“Straight Expectations” by Jane Friedman discusses the ins and outs of self publishing

Writers Digest ranks Dog Ear Publishing as a Get Smart resource for self publishing


The March / April edition of Writer’s Digest contains a great selection of articles on self-publishing. The articles covered, literally, pretty much everything authors must know before beginning their self publishing journeys. Dog Ear is praised in “Straight Expectations”, a great article on resources for authors looking to self publish books.

The articles take a very straight forward approach to defining what authors need to know before choosing to self publish their books – no punches are pulled in any way, but conversely very little negative prejudice shows in ANY of the articles. I couldn’t actually find ANY myself, but a few other readers I surveyed felt that some of the writing was ‘too honest’ about the chances of self published works ending up in the traditional market… I tend to believe that reality is uncomfortable for many folks – especially when it’s applied to their dreams and wishes – so I was pretty comfortable that everything I read was pretty much just grounded in the realities of our market.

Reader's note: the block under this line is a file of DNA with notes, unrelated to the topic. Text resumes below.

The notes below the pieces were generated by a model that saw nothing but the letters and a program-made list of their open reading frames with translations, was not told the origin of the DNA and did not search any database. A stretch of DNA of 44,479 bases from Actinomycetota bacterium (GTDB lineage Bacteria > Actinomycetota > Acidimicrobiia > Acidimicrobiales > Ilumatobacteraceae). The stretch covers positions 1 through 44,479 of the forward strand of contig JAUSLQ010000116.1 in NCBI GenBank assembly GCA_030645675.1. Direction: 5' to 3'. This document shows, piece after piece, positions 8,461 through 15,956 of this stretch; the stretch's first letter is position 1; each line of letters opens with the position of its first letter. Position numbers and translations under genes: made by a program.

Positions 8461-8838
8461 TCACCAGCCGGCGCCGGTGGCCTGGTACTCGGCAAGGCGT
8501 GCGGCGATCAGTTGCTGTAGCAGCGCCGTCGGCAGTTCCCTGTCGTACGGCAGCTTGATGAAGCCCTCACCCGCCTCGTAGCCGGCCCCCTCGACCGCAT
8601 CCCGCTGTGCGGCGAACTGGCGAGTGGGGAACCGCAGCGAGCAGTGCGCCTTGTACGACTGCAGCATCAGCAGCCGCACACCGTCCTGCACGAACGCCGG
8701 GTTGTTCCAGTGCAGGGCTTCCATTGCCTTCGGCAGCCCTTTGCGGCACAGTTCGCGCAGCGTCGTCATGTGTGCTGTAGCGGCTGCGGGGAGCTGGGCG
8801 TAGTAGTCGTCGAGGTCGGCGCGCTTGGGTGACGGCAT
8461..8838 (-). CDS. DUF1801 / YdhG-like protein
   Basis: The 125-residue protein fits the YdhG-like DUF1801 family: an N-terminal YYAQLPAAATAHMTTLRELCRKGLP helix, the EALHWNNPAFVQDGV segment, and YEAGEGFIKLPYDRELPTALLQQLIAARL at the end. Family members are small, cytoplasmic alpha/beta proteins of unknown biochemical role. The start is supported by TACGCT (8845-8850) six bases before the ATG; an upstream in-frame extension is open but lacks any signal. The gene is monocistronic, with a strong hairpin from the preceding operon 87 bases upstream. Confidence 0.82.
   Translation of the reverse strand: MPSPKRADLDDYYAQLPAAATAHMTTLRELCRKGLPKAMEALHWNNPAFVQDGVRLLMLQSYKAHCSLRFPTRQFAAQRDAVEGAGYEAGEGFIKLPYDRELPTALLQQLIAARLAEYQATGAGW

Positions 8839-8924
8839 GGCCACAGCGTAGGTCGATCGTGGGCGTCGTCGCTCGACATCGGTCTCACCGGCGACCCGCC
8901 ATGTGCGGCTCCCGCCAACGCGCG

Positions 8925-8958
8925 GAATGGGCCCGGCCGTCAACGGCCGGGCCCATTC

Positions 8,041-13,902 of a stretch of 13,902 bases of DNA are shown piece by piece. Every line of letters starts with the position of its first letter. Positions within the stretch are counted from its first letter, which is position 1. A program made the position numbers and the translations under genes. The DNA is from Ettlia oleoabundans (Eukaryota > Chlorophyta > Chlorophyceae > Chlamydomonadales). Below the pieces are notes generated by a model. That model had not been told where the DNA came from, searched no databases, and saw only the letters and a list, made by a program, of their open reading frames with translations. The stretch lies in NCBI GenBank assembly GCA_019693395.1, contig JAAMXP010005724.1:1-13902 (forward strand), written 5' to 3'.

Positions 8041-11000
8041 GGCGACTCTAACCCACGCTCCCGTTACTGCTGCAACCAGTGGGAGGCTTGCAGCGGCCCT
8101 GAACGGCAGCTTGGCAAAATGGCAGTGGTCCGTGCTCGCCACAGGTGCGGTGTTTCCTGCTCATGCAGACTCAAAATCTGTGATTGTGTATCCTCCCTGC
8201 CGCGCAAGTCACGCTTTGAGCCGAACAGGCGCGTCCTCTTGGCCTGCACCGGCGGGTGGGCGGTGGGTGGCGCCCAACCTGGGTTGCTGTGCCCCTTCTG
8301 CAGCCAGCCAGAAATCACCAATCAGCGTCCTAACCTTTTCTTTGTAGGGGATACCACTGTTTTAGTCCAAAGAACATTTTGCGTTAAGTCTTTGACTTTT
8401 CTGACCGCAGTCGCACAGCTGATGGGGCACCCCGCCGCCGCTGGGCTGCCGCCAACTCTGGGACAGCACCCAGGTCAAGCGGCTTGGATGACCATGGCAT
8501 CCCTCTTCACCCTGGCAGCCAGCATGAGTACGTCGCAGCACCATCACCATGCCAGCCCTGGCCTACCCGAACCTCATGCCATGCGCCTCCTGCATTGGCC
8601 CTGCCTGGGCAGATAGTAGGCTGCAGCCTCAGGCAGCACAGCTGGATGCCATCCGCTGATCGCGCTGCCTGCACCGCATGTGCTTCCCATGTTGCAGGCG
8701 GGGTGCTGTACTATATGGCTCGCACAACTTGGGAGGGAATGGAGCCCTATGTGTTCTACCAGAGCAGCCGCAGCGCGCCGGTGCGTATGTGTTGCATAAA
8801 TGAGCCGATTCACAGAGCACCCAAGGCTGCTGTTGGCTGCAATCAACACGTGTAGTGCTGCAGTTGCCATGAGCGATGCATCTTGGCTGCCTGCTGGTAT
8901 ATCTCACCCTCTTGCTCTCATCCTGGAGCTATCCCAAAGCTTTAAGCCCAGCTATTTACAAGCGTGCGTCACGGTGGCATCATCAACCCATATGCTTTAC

Jane Friedman – publisher and editorial director of Writer’s Digest – opens the discussion with an article titled “Straight Expectations.” This is a quick intro to the 5 key items authors should consider… not that any one of the items would dissuade a potential author from self publishing, but each is a critical item for review.

Contributor Andrea Hurst – president of Andrea Hurst Literary Management – is next with “The Stark Reality of Self-Publishing: An Agent’s Perspective” – tough medicine that authors looking to self publish their books need to take in large doses. She discusses the fact that even though self-publishing may seem to be a logical first step in getting your book into a traditional house, the chances of success don’t really seem to be much better than if you’d just sent a query letter and sample chapter – and with good reason. Self-published books that fail to find an audience do so not because they are self-published, but because of some other mitigating factor (such as quality of writing; lack of marketing by the author – yes, even as a traditionally published author you’ll be asked to help out to a large degree; or often times – just no market for the book on a broader basis…). Even with all the ‘medicine’ Ms. Hurst’s piece is an amazing perspective from one of the significant gatekeepers of the traditional publishing world.

Joe Wikert – you’ll know him from my comments about him on our self publishing blog – he’s one of the gurus I read on a daily basis because his take on technology in our industry is so insightful. His article The Changing Landscape of Self-Publishing highlights this in great detail – and highlights how little so many of us really understand about what is going on ‘out there’ – our industry looks nothing like what any of us expected even a single year ago – let alone 10 or 15 years ago.

Click here to see more information about various self-publishing companies, as it was discussed in Writer’s Digest.